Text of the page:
“What is important is seldom urgent, and what is urgent is seldom important”. Dwight Eisenhower.
It’s not easy to recognize this in front of a direct supervisor, but it’s not lost on anyone that it requires more effort to spend 20 minutes on a quarterly report, or a sales balance sheet, than it does to spend 30 minutes reviewing WhatsApp or checking the Instagram feed.
The problem comes when that is repeated daily until the priorities at work are out of balance. Recent ResuceTime studies published by Forbes reveal that workers average only 2 hours and 48 minutes of productive time per day. And it doesn’t stop there. If you take too long to tackle the problem, you can end up being a victim of procrastination. An ever-growing enemy that not only can devalue the working day of the employee, but in times of pandemic and teleworking can even diminish the hours of rest, leading the mind to think insistently about those briefings that begin to accumulate on the table.
What can be done to avoid falling into quicksand?
The starting point is both the most obvious and the most complicated in many cases, because it is a matter of reversing the trend by turning the ordinary into something interesting; laziness into impulse; priorities into opportunities. If the first experiences in the professional world were fulfilling us up inside and out, it suffices to retrace our steps and go back to the starting point in the hope of recovering that extra motivation guiding our first steps.
If this is not your case, read on. Let’s not fool ourselves. Not everyone has a vocation, not all jobs feed the spirit and knowledge, not all professional responsibilities are equally rewarding. But there is still a way to reconnect with them. Isn’t choosing the trip or the special purchase to which we devote your salary enough incentive to get down to business?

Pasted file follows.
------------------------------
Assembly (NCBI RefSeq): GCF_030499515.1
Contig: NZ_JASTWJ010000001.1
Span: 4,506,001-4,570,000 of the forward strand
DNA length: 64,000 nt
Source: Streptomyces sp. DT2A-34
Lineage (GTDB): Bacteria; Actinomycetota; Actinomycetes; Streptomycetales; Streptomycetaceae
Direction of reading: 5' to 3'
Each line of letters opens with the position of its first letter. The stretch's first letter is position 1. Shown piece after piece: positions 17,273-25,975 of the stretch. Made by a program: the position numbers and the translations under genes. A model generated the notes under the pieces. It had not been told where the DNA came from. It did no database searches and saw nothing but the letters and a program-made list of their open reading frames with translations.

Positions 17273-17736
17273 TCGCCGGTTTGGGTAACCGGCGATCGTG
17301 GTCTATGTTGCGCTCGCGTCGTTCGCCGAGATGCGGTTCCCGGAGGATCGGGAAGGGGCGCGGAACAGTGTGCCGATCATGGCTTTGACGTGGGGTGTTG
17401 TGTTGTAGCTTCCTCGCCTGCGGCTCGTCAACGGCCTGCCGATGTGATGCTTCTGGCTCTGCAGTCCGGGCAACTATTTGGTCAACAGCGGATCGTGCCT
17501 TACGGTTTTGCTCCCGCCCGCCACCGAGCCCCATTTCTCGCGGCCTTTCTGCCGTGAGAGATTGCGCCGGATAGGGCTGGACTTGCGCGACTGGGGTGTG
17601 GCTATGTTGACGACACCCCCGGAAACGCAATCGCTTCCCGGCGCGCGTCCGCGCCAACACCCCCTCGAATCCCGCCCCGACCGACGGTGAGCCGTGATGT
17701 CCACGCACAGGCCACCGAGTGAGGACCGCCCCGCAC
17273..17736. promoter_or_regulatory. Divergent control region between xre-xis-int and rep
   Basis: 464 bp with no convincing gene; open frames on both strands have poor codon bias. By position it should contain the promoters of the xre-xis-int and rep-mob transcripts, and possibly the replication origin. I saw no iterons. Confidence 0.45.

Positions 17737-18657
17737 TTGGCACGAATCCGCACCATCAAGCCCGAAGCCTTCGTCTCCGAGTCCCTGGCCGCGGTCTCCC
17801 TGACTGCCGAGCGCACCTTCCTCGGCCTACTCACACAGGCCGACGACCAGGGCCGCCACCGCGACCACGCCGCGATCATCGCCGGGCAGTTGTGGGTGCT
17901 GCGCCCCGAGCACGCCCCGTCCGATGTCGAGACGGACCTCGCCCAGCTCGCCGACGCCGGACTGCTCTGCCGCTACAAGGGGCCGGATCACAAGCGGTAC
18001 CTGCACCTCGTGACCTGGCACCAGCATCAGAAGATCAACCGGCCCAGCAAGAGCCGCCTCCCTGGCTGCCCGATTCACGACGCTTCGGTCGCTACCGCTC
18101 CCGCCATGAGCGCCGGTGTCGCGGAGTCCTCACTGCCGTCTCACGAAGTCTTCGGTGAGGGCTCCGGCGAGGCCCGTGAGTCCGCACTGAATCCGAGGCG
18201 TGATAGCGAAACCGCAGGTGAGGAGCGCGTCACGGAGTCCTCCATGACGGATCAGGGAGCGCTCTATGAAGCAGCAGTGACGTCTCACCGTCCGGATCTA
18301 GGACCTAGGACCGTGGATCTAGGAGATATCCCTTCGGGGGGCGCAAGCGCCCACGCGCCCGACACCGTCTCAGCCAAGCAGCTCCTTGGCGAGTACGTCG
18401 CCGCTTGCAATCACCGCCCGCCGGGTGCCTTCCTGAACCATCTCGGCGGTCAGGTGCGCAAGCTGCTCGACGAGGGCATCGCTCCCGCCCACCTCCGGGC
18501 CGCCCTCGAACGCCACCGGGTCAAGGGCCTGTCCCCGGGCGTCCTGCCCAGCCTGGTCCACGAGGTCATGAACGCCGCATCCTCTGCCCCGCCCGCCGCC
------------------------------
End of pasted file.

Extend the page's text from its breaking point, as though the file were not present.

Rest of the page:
To do so, it is recommended that you visualize a balance where you place the pros as a counterweight to the cons in search of a motivating balance. The more incentives you can visualize, the easier it will be to reduce the drawbacks and even tolerate the inconvenience of the position in order to isolate priorities at work. Workers’ quality of life improves if they can harmonize their work development with their more personal goals. Hence the importance of prioritising them and promoting the so-called ‘Work Life Balance’ as an antidote to procrastination.
It helps to divide duties into several actions of immediate result to gain pace, thus reducing pending tasks without the feeling of breaking our backs in the process. This way your head will be in a positive comfort zone for longer instead of being trapped in bad habits and prejudices. As the Ecofin Forum, a laboratory of ideas formed by various companies and business schools, concludes in one of its studies, “unproductiveness is in the mind”. The good thing is that one is always “in time to change one’s attitude in the face of adversity” with a simple hierarchical structure.
Beat procrastination by setting multiple goals for yourself
Why? Positive emotions generate interest and energize the mind, while negative emotions restrict thinking and discourage receptivity to new initiatives, thus promoting procrastination. A 2018 report by the University of Oxford concluded that “an untrained brain tends to prioritise immediate satisfaction over long-term rewards, so we are more likely to perform smaller but urgent tasks than larger tasks lacking a deadline”. What’s worse, this is repeated “even if the result of the smaller task was objectively worse than the larger one”.
Structuring priorities hierarchically is therefore a good starting point. The anxiety of not knowing where or how to start the day generates too much noise in the head, making decision-making difficult and eventually feeding a harmful spiral. This is one of the easiest warning signs to recognize. In fact, banishing it from the work environment by encouraging a structure of non-professional preferences is becoming one of the most requested actions from HR departments.
The Eisenhower matrix
One of the most widespread exercises is the Eisenhower Box, named after the 34th President of the United States, which is used to make simple decisions. The method consists of separating both personal —calling the family, going to the gym, organizing the birthday…— and professional tasks —replying to the boss’ mail, completing the Excel, finishing the report…— into four sections:
–Urgent and important (tasks to be accomplished immediately).
–Important, but not urgent (tasks that can wait).
– Urgent, but not important (tasks that can be delegated or done together with another person).
– Neither urgent nor important (tasks that can be directly eliminated)
You’ll soon realize that “what is important is seldom urgent and what is urgent is seldom important”, as Dwight Eisenhower said.